Goodbye To All Of What

America has a tradition of running things into the ground. Anybody remember Jim Fixx? The joy of running guru headed the jogging craze until he fell over dead one day working out. Then enthusiasts started to consider walking instead.
Strangely this perception came to mind when I perused the latest batch of hop bombs, hatching out of the sprawling American brewing industry. As a beer writer, some would rightfully say ancient beer writer, I find it difficult to write about these beers. Flavourful? Yes. Often in a sledge hammer sort of way. But imaginative? Not really, in fact after I became acquainted with the citrus- bitter profile (there are so many of them) it becomes downright boring, with the buzz of high alcohol in the case of Imperial and Double IPA, off-setting any other considerations.
This is where a kind of Gresham’s Law of brewing has taken place. Just follow the money. How else can you explain all the IPA varieties being produced by Boston Beer Company’s Samuel Adams? Sampling their Rebel Rouser I realized the hop-forward juggernaut is unstoppable. Even the venerable Matt Brewing Company has succumbed to this criteria. Why? Because that is where the money is. Ask Yuengling or Leinenkugel’s about their India Pale Lagers.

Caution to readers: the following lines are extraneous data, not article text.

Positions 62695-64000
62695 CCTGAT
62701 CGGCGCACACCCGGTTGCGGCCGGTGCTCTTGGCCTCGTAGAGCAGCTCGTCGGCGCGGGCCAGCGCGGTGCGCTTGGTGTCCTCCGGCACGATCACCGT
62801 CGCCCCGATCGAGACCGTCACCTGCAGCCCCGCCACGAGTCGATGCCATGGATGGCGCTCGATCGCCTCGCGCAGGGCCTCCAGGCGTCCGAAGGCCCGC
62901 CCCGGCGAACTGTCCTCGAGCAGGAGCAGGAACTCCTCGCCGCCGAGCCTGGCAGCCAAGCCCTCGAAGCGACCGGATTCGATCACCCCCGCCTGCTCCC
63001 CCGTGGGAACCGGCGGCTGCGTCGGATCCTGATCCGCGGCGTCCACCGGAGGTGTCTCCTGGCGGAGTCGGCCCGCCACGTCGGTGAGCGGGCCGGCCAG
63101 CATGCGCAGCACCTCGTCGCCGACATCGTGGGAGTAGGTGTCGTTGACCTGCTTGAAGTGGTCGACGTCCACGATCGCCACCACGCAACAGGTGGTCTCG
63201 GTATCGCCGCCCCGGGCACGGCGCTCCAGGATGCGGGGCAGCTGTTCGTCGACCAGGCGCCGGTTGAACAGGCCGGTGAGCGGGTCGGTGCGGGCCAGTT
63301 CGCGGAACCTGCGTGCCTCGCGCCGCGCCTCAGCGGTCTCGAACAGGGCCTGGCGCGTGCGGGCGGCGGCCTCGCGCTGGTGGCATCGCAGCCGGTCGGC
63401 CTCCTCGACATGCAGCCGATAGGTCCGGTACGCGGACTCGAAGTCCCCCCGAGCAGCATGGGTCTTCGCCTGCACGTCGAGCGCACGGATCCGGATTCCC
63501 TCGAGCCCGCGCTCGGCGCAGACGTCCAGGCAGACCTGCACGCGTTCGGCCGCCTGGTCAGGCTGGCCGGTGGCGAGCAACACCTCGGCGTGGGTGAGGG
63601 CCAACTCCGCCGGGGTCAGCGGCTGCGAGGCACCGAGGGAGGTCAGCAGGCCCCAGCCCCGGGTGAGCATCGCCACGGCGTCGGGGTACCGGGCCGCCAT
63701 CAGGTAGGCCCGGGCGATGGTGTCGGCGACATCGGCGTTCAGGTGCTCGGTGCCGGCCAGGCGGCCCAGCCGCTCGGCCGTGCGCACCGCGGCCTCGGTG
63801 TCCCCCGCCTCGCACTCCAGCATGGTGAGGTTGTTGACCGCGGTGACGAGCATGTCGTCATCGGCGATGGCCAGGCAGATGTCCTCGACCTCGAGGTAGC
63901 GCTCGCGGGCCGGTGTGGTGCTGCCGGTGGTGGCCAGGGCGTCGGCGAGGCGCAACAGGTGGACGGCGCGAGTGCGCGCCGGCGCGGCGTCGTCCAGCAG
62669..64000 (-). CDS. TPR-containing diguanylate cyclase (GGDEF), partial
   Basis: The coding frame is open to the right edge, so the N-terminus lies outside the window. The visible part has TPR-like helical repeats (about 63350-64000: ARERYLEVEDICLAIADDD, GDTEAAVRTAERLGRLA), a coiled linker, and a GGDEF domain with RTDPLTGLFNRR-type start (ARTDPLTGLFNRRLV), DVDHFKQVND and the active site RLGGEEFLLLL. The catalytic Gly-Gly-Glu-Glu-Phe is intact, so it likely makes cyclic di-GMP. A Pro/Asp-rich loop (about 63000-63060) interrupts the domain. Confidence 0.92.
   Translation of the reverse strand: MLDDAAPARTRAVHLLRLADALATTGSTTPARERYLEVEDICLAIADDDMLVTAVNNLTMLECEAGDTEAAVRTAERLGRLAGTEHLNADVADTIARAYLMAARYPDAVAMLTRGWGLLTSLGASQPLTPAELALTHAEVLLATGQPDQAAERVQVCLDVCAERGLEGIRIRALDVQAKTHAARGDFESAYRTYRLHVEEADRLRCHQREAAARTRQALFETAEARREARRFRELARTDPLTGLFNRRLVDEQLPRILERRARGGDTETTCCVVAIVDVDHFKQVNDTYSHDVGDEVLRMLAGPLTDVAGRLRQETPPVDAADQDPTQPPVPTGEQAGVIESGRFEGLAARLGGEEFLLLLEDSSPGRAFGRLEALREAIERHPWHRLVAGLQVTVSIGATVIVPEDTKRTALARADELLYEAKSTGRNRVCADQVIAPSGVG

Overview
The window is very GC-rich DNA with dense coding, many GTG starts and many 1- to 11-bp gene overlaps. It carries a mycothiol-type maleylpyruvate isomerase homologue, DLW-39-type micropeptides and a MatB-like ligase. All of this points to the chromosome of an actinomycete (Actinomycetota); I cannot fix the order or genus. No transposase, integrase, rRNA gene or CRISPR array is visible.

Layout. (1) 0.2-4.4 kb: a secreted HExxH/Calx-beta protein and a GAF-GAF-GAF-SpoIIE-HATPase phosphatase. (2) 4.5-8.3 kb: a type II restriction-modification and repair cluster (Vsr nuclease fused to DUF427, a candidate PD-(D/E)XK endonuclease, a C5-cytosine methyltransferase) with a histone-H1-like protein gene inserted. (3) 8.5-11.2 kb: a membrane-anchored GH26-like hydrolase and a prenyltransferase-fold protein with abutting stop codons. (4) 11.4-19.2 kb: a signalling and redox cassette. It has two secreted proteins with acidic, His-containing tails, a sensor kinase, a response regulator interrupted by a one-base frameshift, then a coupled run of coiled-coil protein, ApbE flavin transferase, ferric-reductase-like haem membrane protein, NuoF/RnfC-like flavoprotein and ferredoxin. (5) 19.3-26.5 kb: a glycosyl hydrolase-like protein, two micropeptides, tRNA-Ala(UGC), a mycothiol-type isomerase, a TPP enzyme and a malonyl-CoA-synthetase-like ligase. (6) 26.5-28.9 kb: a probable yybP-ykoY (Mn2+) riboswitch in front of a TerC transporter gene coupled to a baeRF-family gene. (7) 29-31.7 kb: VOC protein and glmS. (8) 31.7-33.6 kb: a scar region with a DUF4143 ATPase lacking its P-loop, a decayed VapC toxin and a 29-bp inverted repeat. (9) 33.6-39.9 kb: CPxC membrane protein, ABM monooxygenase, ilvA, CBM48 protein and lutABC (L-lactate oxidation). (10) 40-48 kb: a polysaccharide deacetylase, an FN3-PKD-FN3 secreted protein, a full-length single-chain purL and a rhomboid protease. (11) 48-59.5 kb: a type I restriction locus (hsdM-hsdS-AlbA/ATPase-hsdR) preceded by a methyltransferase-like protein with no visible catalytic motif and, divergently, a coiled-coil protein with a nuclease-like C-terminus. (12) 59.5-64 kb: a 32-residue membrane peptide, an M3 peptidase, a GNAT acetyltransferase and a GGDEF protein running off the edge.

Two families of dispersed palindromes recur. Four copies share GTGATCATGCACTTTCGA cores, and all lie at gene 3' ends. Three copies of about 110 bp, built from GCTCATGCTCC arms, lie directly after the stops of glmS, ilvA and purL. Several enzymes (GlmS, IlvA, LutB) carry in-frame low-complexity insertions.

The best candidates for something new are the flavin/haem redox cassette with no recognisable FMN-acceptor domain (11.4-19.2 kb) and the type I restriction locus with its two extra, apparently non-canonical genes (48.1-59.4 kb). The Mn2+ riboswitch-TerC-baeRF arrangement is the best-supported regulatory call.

So it is pointless to seek out and provide coverage for those expensive grapefruit-citrus-bitter concoctions rolling out of America’s breweries nearly everyday. Thankfully there are still malt forward beers being produced, but they have become more difficult to find. Take Bell’s Consecrator Dopplebockbockbell Easily one of the best American dopplebocks available. An expertly used old world yeast lets this malty spring tribute speak for itself.
Here in Cincinnati, the pride of its Germanic roots shines in Christian Moerlein Emancipator Dopplebockmoerlein_emancipator
An easy drinking celebration to the end of Prohibition, this modestly strong (6.9%) beer is a beautiful reminder that the spring bock tradition is still alive and well. Bock your house tonight.
But things like bock, dopplebock, brown ale, black bier, milk stout, are no longer in vogue. Bitter citrus tropical have become the vocabulary of the craft beer wunderkinds. Am I crying in my beer? Yes I am. So many recipes are coarse and shallow. Sadly, so many will purchase this outlook (session IPA anyone?) and will never know what truly great beer actually tastes like. So much for all this hoppy mediocrity.